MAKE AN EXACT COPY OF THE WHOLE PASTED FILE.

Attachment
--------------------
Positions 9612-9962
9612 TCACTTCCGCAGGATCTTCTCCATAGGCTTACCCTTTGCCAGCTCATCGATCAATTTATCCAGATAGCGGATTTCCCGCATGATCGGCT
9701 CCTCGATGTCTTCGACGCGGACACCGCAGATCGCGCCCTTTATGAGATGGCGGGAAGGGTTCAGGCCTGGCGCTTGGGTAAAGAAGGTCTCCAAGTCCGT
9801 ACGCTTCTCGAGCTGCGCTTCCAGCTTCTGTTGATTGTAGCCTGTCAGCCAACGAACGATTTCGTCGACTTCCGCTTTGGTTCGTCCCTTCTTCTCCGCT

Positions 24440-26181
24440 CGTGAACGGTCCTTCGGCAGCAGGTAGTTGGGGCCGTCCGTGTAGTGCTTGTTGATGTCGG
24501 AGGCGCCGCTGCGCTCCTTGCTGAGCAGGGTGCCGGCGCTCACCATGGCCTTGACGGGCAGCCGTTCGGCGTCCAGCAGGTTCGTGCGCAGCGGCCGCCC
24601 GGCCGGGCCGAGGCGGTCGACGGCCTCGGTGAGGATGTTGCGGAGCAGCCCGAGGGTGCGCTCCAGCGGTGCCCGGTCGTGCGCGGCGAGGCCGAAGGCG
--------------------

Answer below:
Positions 9612-9962
9612 TCACTTCCGCAGGATCTTCTCCATAGGCTTACCCTTTGCCAGCTCATCGATCAATTTATCCAGATAGCGGATTTCCCGCATGATCGGCT
9701 CCTCGATGTCTTCGACGCGGACACCGCAGATCGCGCCCTTTATGAGATGGCGGGAAGGGTTCAGGCCTGGCGCTTGGGTAAAGAAGGTCTCCAAGTCCGT
9801 ACGCTTCTCGAGCTGCGCTTCCAGCTTCTGTTGATTGTAGCCTGTCAGCCAACGAACGATTTCGTCGACTTCCGCTTTGGTTCGTCCCTTCTTCTCCGCT

Positions 24440-26181
24440 CGTGAACGGTCCTTCGGCAGCAGGTAGTTGGGGCCGTCCGTGTAGTGCTTGTTGATGTCGG
24501 AGGCGCCGCTGCGCTCCTTGCTGAGCAGGGTGCCGGCGCTCACCATGGCCTTGACGGGCAGCCGTTCGGCGTCCAGCAGGTTCGTGCGCAGCGGCCGCCC
24601 GGCCGGGCCGAGGCGGTCGACGGCCTCGGTGAGGATGTTGCGGAGCAGCCCGAGGGTGCGCTCCAGCGGTGCCCGGTCGTGCGCGGCGAGGCCGAAGGCG